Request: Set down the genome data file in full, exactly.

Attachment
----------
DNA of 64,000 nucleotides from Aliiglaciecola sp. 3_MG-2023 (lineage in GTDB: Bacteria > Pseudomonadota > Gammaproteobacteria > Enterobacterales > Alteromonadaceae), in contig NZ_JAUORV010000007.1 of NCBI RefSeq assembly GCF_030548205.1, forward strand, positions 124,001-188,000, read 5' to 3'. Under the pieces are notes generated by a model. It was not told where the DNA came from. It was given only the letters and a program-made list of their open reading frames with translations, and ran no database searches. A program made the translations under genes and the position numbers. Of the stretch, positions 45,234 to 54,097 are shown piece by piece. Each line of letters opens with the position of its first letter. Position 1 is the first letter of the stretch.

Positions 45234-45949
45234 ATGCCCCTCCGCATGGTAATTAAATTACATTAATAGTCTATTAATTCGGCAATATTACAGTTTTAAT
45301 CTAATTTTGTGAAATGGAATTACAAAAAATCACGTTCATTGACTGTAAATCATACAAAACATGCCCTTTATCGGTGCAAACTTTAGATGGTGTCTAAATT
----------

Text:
DNA of 64,000 nucleotides from Aliiglaciecola sp. 3_MG-2023 (lineage in GTDB: Bacteria > Pseudomonadota > Gammaproteobacteria > Enterobacterales > Alteromonadaceae), in contig NZ_JAUORV010000007.1 of NCBI RefSeq assembly GCF_030548205.1, forward strand, positions 124,001-188,000, read 5' to 3'. Under the pieces are notes generated by a model. It was not told where the DNA came from. It was given only the letters and a program-made list of their open reading frames with translations, and ran no database searches. A program made the translations under genes and the position numbers. Of the stretch, positions 45,234 to 54,097 are shown piece by piece. Each line of letters opens with the position of its first letter. Position 1 is the first letter of the stretch.

Positions 45234-45949
45234 ATGCCCCTCCGCATGGTAATTAAATTACATTAATAGTCTATTAATTCGGCAATATTACAGTTTTAAT
45301 CTAATTTTGTGAAATGGAATTACAAAAAATCACGTTCATTGACTGTAAATCATACAAAACATGCCCTTTATCGGTGCAAACTTTAGATGGTGTCTAAATT